The Huawei P40 is the latest addition to the P-series as a top camera phone and, above all, the second flagship of the Chinese giant to come out without Google Mobile Services (GMS), after the complicated launch of the Huawei Mate 30. It, therefore, has the heavy task of showing that a future without Google can be bright, but also that of succeeding its excellent predecessor, the Huawei P30.
- A very nice OLED screen
- A "compact" format and matte glass back
- The camera, especially the zoom
- Good in-game performance
- Solid battery life
- EMUI 10.1
- Lack of Google services
- The AppGallery catalog is poor
- No 90Hz
- No wireless charging
- No IP68
Huawei P40 release date and price
The Huawei P40 was unveiled on March 26 and has been on pre-order since then for an official release on April 21. The Huawei P40 comes in a single RAM and storage configuration, 8GB/128GB, sold for £699.99 in the UK.
Elegant design in a fairly "compact" format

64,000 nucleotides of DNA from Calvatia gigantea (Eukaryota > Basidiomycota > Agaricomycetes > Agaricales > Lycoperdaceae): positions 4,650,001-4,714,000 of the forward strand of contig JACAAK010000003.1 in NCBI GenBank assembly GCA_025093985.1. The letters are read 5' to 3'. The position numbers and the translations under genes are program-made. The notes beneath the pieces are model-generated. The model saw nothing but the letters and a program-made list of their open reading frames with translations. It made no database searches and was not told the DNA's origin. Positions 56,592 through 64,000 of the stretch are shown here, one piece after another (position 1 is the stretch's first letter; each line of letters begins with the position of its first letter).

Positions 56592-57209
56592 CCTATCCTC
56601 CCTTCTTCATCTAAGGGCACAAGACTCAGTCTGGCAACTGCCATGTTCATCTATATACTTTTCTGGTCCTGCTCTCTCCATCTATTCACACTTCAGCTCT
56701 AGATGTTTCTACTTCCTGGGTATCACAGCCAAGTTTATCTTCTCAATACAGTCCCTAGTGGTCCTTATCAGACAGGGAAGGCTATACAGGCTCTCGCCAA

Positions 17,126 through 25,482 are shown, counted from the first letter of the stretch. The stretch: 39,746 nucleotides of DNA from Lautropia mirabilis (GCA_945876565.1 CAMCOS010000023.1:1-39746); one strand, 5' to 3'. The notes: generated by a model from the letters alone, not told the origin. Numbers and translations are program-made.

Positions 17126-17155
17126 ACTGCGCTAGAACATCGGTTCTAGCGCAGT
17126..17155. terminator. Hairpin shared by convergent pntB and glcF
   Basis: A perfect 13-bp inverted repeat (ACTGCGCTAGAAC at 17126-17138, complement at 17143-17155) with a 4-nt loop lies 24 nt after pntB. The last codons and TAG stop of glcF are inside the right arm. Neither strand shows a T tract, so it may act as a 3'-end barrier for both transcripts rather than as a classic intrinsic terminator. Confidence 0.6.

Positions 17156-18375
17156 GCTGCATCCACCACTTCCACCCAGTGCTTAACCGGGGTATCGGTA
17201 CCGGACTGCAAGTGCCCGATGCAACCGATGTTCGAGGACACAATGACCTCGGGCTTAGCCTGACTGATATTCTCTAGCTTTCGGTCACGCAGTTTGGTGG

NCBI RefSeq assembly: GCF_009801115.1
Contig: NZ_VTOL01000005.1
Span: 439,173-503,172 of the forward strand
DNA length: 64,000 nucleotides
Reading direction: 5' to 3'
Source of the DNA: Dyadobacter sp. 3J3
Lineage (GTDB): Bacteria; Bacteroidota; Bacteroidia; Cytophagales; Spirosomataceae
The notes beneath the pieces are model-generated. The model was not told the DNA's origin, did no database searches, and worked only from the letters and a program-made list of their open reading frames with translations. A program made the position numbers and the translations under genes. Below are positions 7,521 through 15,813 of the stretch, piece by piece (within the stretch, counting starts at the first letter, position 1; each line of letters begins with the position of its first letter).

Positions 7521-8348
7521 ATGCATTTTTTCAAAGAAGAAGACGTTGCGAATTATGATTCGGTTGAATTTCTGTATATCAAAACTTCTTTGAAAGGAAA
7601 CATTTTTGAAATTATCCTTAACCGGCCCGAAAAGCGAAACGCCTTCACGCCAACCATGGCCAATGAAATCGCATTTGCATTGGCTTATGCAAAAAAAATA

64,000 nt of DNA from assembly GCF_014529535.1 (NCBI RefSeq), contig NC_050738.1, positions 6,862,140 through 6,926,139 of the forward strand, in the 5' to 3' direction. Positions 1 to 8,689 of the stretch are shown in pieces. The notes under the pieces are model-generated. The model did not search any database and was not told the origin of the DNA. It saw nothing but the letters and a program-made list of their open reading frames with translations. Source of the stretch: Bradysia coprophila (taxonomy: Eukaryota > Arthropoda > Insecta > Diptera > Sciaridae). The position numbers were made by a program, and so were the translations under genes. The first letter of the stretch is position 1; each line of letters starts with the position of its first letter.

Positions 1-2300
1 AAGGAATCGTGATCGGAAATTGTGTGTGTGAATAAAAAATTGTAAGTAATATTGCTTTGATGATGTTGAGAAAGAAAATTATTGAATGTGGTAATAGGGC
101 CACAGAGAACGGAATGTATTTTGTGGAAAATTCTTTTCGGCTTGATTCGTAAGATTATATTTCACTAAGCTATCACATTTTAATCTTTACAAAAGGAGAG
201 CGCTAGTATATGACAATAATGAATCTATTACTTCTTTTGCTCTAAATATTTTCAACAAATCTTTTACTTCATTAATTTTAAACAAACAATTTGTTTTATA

My first contact with the Huawei P40 was really positive. The smartphone is relatively compact and even if you lose the curved screen on all edges, the 6.1-inch diagonal is very nice if you don't have a pianist's paws like me. The word "compact" is going to make some purists scream because it exceeds the 6-inch bar. The dimensions of 148.9 x 71.06 x 8.5 mm combined with a weight of 175 grams make the Huawei P40 really pleasant to hold.
As explained above, the screen is flat and therefore does not cascade down to the four corners of the front panel like the Pro model. But that didn't really bother me, especially since the nasty pill-shaped notch at the top of the screen really spoils the immersion in my opinion, not to mention the gaming experience.
On the back, the triple photo module arranged in a rectangular island at the top left bulges out a bit too much for my taste. But the matte glass finish on our review device is really good. The design is neat and the reflections elegant, without being too flashy like on a Samsung Galaxy Note 10 for example.
The matte effect provides a pleasant feel and has the merit of limiting fingerprints, which is not common on the market today. So we have a very nice product here, just like Huawei knows how to make.